Why Some Professional Photographers Aren't Successful

Why Some Professional Photographers Aren't Successful

Have you ever wondered why some photographers have excellent photo-taking skills but can’t seem to get any business? Or perhaps you've noticed some photographers don’t seem to have adept technical skills but are getting a bunch of business. This may be why.

I’m sure we’ve all come across successful photographers within our local market with lots of client reviews and what looks like seemingly mounds of business who have, to say it nicely, less than stellar portfolios. We’ve all also probably come across photographers whose work we admire, but who can’t seem to get any business — or worse, we’ve seen photographers with exceptional photo skills who’ve given up on running a professional photography business because they weren’t able to bring in many paying clients. There is a distinction here, I’ve realized.

Three Types of Photographers

I’ve noticed, within the world of the professional photography industry, there are three types of photographers. 

  1. Photographers who are great at running a business, but haven’t taken the time to master their skills.
  2. Photographers who have mastered their photo skills but haven’t taken the time to learn how to run a business properly.
  3. Photographers who have mastered both their photo skills and how to run a successful business.

Of the three, which do you think is the most successful? Obviously, the third type, photographers who have mastered both their photo skills and how to run a successful business, are the most successful. This is because running a successful photography business requires the photographer’s attention be split between continuing to grow technically with photography as well as improving business knowledge and best practices.

The Many Hats of a Professional Photographer

In his book, "The E-Myth Revisited," author Michael E. Gerber outlines why most small businesses fail: it’s because when we go from being a person with a passion for something we love that we want to turn into a career, we go from wearing one hat (the photographer) to wearing multiple hats to make our business work. To be successful in professional photography, we also have to learn how to manage ourselves, our time, and our business, and we have to become an entrepreneur. This can be hard for anyone who doesn’t have a business background or a business mindset. However, if you want to be successful with running your photography business, you have to adapt.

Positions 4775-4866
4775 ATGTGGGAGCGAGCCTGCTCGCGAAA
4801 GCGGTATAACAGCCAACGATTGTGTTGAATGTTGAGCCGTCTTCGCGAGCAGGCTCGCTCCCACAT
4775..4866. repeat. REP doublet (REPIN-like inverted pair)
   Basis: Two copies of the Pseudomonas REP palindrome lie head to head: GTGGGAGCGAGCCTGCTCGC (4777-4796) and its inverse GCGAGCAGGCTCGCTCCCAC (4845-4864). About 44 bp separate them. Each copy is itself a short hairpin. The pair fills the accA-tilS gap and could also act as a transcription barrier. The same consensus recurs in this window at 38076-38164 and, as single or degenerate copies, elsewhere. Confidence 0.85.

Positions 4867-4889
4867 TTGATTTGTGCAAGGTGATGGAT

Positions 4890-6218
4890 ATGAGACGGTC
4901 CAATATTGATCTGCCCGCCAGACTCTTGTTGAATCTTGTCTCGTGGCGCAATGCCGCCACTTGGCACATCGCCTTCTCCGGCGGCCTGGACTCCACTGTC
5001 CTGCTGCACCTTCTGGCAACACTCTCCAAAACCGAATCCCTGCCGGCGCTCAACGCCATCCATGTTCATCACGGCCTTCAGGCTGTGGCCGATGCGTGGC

How to Make Your Business More Successful in 2018

Are you one of the photographers I mentioned earlier who has focused mainly on improving your craft and not on growing your business knowledge? This may be one of the leading causes holding you back from having a more successful photography business. Taking time and learning some of the business aspects of being a professional photographer will ultimately help you to run a more fruitful business. It will help give you a clear vision for the future of your business and will help you attract the type of clients with whom you'd most like to work.

What has been the biggest struggle for you in transitioning from a hobbyist to a professional? Let us know in the comments.

Lead Image by Gerd Altmann via Pexels.

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13 Comments

thomas Palmer's picture

Luck is also a thing, you can sometimes just not be the right person at the right moment :/

Dave McDermott's picture

That is true. I got my first paid job with a clothing company after the original photographer cancelled. The model involved was someone I had worked with before and she recommended me. That led to a few other jobs down the line.

Vincent Alongi's picture